Compared to the traditional incisional technique, the No-Scalpel Vasectomy usually takes less time, causes less discomfort and may have lower rates of bleeding and infection. Recovery following the procedure is usually complete in two to three days. Hard work or straining (athletic pursuits or heavy lifting) is not recommended for seven days. Most patients should wait to have intercourse for a week after the procedure (You should feel no discomfort).
Common reasons given for having a vasectomy.

  1. You want to enjoy sex without worrying about pregnancy.
  2. You do not want to have more children than you can care for.
  3. Your partner has health problems that might make pregnancy difficult.
  4. You do not want to risk passing on a hereditary disease or disability.
  5. You and your partner don’t want to or can’t use other kinds of birth control.
  6. You want to save your partner from the surgery involved in having her tubes tied and you want to save the expense.

COMMON QUESTIONS ASKED AND ANSWERED ABOUT NO-SCALPEL VASECTOMY
How can I be sure that I want a vasectomy?
You must be absolutely sure that you don’t want to father a child under any circumstances. You must talk to your partner and it certainly is a good idea to make this decision together, consider other kinds of birth control and talk to friends or relatives who may have had a vasectomy. Think about how you would feel if your partner had an unplanned pregnancy. Talk to your doctor, nurse, or family planning counselor.

A vasectomy might not be right for you if you are very young, if your current relationship is not permanent, if you are having a vasectomy just to please your partner and you do not really want it, you are under a lot of stress or you are counting on being able to reverse the procedure at a later time.

How does the vasectomy prevent pregnancy?
Sperm is made in the man’s testicles. The sperm then travels from the testicle through a tube called the vas into the body where it enters the prostate gland. In the prostate, the semen is made and here the sperm mixes with the semen. The prostate is connected to the channel in the penis and hence the sperm and semen are ejaculated. In a vasectomy, the vas or tube is blocked so that sperm cannot reach the prostate to mix with the semen. Without sperm in the semen a man cannot make his partner pregnant.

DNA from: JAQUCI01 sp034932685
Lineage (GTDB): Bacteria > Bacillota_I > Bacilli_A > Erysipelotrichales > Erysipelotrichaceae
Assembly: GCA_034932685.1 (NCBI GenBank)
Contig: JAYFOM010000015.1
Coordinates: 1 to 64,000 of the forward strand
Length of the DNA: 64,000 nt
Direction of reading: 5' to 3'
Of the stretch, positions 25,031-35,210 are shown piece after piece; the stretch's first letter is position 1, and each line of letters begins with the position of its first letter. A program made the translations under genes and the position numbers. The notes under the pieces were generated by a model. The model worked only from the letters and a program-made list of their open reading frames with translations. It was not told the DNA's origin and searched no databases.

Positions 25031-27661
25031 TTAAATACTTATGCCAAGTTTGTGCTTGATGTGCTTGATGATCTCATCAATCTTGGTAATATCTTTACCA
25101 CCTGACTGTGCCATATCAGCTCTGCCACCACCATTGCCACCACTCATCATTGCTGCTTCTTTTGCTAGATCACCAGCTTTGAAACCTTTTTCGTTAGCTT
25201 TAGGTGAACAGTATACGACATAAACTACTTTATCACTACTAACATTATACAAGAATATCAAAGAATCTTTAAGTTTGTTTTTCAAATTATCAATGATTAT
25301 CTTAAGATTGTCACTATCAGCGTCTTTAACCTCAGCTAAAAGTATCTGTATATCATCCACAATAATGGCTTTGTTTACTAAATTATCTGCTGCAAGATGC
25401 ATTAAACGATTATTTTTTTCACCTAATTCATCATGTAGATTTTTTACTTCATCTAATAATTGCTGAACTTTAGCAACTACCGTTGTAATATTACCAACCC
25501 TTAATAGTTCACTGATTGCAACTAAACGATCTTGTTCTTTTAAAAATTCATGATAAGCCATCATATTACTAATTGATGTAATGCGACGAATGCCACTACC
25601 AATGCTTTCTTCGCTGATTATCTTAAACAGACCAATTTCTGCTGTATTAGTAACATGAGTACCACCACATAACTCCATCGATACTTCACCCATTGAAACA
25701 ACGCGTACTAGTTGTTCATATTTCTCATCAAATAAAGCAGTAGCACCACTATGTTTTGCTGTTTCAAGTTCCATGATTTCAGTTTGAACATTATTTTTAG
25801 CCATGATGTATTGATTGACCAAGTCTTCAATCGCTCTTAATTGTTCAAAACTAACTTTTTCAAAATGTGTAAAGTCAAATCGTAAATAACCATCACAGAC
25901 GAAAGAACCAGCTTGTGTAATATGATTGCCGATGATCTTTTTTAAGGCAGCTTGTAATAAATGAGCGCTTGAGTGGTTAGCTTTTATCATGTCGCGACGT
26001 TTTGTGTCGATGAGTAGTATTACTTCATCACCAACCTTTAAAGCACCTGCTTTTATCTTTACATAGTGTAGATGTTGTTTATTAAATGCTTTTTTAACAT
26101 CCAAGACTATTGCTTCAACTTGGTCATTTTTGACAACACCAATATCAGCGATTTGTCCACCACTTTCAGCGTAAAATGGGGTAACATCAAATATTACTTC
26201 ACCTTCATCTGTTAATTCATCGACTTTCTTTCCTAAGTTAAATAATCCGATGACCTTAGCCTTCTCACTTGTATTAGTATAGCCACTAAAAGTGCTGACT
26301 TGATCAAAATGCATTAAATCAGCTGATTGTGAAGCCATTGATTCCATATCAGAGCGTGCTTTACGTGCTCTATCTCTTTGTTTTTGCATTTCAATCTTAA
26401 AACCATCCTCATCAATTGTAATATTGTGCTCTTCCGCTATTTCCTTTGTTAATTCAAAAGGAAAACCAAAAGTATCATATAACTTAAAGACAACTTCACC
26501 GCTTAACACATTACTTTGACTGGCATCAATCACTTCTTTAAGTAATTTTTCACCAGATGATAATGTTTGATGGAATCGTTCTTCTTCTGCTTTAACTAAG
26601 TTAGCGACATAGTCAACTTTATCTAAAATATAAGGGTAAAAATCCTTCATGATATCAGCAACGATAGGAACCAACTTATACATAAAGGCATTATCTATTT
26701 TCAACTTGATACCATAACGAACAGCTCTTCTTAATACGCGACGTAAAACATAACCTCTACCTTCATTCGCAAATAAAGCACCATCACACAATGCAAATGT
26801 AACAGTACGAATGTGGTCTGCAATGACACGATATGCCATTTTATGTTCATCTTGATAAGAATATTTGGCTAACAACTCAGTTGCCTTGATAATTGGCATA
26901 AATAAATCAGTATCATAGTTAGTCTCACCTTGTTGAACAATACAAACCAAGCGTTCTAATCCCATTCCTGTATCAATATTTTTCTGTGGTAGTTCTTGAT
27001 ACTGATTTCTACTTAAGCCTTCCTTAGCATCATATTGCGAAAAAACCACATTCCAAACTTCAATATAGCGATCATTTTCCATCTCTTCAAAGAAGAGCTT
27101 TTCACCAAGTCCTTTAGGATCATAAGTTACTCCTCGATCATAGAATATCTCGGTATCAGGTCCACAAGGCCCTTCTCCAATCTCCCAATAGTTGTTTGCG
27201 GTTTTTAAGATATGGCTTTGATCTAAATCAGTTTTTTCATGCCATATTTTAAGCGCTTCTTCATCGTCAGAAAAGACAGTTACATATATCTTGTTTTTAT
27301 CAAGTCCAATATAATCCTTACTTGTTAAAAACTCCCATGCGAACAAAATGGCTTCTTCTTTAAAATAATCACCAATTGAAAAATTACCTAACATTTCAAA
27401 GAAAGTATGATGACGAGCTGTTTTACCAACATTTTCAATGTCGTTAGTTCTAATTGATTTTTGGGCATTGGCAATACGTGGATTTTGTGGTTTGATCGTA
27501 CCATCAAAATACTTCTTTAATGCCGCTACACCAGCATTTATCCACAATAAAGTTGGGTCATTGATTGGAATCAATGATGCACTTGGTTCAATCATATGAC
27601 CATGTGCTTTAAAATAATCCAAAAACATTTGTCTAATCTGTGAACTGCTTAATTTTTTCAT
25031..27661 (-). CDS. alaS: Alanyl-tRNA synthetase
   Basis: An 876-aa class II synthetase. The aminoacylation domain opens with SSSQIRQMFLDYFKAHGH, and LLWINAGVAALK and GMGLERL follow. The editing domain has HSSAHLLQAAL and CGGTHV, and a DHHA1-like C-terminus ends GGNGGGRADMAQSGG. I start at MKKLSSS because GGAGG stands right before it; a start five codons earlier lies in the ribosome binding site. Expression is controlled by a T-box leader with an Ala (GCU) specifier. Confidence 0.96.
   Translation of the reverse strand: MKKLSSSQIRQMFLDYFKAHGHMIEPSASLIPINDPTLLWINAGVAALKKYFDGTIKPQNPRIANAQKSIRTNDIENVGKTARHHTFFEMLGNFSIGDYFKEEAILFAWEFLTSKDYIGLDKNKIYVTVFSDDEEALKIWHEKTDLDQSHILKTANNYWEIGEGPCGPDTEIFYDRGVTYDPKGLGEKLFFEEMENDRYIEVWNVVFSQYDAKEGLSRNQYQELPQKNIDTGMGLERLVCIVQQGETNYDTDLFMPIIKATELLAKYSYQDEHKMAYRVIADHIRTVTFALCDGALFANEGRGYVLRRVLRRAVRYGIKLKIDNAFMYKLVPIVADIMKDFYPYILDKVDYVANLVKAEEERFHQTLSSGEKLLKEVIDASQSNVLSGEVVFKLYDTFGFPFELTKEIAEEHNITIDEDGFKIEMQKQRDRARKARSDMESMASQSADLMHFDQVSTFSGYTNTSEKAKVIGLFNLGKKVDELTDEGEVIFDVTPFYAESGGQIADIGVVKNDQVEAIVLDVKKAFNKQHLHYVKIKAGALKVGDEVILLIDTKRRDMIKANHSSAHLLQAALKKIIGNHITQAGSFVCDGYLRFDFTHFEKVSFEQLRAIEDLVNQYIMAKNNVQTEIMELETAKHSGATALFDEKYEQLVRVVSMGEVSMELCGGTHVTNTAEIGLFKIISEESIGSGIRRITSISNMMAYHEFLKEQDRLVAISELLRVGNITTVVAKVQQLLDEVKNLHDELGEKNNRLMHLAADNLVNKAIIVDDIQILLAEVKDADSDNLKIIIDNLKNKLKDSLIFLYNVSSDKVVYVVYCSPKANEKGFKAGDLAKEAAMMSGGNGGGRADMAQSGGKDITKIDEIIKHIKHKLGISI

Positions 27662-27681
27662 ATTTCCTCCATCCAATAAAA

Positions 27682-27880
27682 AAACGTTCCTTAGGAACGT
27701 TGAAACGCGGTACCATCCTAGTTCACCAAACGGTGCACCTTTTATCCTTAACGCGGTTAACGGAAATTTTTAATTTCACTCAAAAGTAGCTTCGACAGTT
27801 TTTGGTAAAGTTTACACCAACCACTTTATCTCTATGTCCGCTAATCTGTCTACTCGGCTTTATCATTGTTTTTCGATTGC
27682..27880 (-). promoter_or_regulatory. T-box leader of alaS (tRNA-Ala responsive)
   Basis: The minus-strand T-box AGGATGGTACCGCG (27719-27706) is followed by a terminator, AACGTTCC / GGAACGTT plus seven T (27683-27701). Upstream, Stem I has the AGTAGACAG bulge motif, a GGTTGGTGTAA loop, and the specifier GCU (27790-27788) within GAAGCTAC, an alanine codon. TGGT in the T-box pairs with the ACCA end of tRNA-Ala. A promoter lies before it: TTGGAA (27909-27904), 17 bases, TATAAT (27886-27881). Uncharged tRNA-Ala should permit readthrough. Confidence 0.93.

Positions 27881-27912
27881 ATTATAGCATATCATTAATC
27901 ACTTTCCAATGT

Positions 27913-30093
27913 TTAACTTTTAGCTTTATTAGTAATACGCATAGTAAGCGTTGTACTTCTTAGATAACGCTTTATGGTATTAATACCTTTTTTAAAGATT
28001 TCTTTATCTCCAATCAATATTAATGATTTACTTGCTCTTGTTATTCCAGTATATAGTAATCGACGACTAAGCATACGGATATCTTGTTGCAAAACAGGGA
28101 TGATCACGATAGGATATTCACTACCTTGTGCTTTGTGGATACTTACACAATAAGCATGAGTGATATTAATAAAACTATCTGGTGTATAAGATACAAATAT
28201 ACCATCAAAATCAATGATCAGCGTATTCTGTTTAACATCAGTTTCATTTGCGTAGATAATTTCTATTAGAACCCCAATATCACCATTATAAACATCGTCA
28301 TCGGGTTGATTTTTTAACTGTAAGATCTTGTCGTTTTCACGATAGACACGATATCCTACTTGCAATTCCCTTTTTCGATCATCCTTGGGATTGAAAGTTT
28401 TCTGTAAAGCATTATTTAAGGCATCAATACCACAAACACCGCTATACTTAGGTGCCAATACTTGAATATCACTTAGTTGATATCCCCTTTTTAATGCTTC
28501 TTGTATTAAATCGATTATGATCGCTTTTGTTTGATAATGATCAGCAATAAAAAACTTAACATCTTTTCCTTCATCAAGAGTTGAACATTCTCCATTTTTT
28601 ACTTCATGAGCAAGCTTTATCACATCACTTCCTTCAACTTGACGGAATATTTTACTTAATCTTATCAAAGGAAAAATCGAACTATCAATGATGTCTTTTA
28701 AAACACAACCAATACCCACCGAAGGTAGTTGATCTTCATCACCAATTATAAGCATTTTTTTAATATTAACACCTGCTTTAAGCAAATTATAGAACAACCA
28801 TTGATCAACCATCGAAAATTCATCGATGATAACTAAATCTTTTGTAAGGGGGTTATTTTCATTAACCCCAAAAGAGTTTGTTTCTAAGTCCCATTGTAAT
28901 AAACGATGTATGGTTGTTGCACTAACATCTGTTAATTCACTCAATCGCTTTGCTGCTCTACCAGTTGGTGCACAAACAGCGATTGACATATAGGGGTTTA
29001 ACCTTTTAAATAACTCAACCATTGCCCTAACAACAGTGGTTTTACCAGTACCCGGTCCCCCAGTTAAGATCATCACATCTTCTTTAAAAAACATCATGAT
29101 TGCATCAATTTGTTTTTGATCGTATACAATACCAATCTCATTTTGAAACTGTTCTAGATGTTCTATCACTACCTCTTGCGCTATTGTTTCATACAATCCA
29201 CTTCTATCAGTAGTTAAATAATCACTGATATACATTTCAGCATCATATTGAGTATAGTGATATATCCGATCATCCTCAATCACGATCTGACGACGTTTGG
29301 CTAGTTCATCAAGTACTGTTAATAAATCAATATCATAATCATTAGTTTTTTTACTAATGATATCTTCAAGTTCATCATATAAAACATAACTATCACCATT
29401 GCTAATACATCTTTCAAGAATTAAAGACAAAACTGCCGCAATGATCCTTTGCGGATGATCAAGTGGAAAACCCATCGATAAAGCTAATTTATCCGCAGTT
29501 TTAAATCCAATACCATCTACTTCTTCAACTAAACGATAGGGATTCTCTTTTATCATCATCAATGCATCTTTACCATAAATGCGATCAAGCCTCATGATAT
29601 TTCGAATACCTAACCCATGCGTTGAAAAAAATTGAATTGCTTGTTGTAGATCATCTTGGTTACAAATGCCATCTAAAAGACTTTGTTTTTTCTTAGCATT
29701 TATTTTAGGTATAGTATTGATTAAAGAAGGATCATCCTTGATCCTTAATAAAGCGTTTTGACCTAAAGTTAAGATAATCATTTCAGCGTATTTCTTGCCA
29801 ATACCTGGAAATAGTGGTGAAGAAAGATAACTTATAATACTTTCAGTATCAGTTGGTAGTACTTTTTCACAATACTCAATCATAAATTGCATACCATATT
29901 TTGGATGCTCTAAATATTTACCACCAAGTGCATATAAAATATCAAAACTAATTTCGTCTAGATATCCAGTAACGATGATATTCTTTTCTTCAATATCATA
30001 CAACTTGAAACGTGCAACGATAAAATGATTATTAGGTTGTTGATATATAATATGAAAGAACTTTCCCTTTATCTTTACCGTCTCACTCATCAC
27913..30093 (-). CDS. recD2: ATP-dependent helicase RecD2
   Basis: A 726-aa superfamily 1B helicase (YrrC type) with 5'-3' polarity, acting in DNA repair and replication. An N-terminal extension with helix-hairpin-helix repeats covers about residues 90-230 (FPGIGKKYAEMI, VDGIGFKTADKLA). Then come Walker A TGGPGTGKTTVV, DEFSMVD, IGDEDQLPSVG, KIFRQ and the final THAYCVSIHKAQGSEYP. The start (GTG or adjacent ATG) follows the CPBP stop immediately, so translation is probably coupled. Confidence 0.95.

What is different about a no-scalpel vasectomy?
No scalpel-vasectomy is different from a conventional vasectomy in the way that we get to the tubes or vas to block them from passing sperm out of the testicles. An improved method of anesthesia helps make the procedure less painful. In a conventional vasectomy, the physician may make one or two small cuts in the skin with a knife, and the doctor would then use sutures or stitches to close these cuts at the end of the procedure. In the no-scalpel vasectomy, instead of making two incisions, the doctor makes only one tiny puncture into the skin with a special instrument. This same instrument is used to gently stretch the skin opening so that the tubes can be reached easily. The tubes are then blocked, using the same methods as conventional vasectomy, but because of the lack of scalpel technique there is very little bleeding and no stitches are needed to close the tiny opening. This opening will heal quickly with little or no scarring. No-scalpel vasectomy was introduced in the United States in 1988 and is now used by many doctors in this country who have mastered the technique.